The Agency's country-by-county Internet count plays catch-up to Wikipedia
The last time we visited the U.S. Central Intelligence Agency's World Factbook -- a document that is supposed to be updated every week -- its "country comparison" list of Internet users seemed woefully out of date. Specifically, its December count of Internet users in China (298 million) differed from Wikipedia's (425 million) by 127 million people.
Wikipedia's numbers struck us as more credible for several reasons, and apparently the Agency agreed.
In February it issued an update that caught up to the user-generated encyclopedia, in some cases lifting its numbers from the same sources Wikipedia used. The most striking example is Nigeria, where the CIA counted 11 million users in December and Wikipedia counted 43,985,000 -- a 300% discrepancy. In the CIA's new database, Nigeria's Internet population is listed as 43,989,000.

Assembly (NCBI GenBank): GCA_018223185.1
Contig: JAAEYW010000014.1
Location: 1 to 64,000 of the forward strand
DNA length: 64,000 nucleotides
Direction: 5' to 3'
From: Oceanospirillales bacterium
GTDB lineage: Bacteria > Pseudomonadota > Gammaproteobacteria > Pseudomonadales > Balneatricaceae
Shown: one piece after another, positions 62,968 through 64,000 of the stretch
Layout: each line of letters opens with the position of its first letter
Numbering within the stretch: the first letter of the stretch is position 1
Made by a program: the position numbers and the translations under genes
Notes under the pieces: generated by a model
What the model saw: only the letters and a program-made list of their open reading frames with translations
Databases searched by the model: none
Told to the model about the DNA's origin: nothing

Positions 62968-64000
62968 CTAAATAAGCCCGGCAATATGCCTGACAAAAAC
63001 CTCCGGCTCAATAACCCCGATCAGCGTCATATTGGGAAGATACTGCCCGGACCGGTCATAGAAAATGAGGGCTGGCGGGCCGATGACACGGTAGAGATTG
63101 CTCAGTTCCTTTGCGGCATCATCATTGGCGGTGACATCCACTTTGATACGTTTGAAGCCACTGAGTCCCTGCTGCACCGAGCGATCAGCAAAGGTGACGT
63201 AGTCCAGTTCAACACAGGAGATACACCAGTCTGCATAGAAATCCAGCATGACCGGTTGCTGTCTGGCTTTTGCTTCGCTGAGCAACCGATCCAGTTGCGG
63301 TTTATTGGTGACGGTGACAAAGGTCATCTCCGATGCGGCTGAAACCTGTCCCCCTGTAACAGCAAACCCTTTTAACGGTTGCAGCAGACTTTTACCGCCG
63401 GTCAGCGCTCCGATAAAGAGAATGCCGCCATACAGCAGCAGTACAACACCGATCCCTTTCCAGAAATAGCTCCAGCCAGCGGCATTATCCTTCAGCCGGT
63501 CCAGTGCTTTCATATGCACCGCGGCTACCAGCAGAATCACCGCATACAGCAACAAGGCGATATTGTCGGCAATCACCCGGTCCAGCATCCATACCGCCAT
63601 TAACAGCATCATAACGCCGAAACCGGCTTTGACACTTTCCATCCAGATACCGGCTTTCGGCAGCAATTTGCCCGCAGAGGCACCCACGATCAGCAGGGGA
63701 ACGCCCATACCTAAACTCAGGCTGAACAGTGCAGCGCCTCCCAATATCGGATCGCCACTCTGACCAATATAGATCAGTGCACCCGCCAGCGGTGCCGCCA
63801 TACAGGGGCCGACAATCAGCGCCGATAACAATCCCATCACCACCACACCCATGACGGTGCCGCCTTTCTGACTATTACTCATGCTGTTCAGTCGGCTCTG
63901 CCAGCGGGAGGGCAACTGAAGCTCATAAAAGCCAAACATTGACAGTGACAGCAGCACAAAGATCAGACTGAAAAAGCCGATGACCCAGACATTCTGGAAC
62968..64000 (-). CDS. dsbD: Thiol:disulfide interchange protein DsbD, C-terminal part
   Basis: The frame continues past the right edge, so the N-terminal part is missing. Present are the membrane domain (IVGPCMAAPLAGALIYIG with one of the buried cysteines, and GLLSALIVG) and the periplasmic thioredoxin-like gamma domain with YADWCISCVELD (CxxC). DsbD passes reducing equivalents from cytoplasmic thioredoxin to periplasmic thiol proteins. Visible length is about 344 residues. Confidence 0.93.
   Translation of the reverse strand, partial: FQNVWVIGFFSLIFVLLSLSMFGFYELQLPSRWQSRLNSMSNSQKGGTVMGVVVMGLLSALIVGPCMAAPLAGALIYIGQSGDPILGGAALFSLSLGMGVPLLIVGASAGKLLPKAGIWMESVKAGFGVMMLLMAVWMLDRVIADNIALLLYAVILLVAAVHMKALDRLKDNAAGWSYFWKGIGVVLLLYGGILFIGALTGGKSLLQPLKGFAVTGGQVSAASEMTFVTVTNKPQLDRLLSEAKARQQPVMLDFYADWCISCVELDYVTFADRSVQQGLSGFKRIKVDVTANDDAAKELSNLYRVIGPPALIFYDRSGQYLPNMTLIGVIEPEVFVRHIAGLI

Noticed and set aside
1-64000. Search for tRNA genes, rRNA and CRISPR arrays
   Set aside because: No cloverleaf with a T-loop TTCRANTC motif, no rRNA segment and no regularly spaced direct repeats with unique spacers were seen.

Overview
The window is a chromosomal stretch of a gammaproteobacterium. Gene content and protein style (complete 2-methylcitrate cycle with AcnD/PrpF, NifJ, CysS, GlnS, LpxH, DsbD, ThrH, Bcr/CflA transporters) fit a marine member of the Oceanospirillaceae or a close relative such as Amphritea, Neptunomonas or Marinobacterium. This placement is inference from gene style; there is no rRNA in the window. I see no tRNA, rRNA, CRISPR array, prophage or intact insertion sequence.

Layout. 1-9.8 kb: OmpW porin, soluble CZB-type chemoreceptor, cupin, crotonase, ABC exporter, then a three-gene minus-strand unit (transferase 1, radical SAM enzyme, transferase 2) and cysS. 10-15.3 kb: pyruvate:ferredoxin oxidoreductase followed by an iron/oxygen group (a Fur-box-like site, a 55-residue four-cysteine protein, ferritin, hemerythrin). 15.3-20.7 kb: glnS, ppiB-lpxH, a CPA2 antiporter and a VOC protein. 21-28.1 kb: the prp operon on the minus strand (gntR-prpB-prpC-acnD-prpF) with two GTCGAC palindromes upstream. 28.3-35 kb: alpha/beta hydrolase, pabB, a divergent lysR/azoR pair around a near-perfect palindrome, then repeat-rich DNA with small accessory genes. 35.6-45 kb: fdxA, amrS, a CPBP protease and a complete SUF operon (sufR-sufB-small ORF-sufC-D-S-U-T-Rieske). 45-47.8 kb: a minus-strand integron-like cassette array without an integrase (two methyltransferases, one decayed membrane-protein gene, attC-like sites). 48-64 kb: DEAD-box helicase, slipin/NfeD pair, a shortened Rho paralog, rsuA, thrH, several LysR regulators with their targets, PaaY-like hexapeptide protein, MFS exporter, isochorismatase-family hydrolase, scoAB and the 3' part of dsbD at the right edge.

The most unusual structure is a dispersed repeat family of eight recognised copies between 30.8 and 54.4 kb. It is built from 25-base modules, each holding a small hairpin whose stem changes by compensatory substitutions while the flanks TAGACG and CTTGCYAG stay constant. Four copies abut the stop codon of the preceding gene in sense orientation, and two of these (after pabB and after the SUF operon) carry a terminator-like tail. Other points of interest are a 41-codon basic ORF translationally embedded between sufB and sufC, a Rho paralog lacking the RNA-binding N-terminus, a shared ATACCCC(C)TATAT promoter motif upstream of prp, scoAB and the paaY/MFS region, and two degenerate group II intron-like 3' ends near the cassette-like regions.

As for China, there's a still a discrepancy of more than 60 million. But the CIA's new count (389 million) has come more than half way to meet Wikipedia's, thanks to the Agency's discovery of 91 million Chinese Internet users it missed the last time.
All this matters because many companies -- whether they know it or not -- rely on the U.S. government to stay on top of these things. Apple (AAPL), for example, likes to cite NetApplications to show how rapidly its Internet share is growing. NetApplications, in turns, weighs the county-by-county data it collects from client websites using -- you guessed it -- the CIA Factbook.
Below: The CIA's current list of the top 50 Internet countries (and the increase from December).
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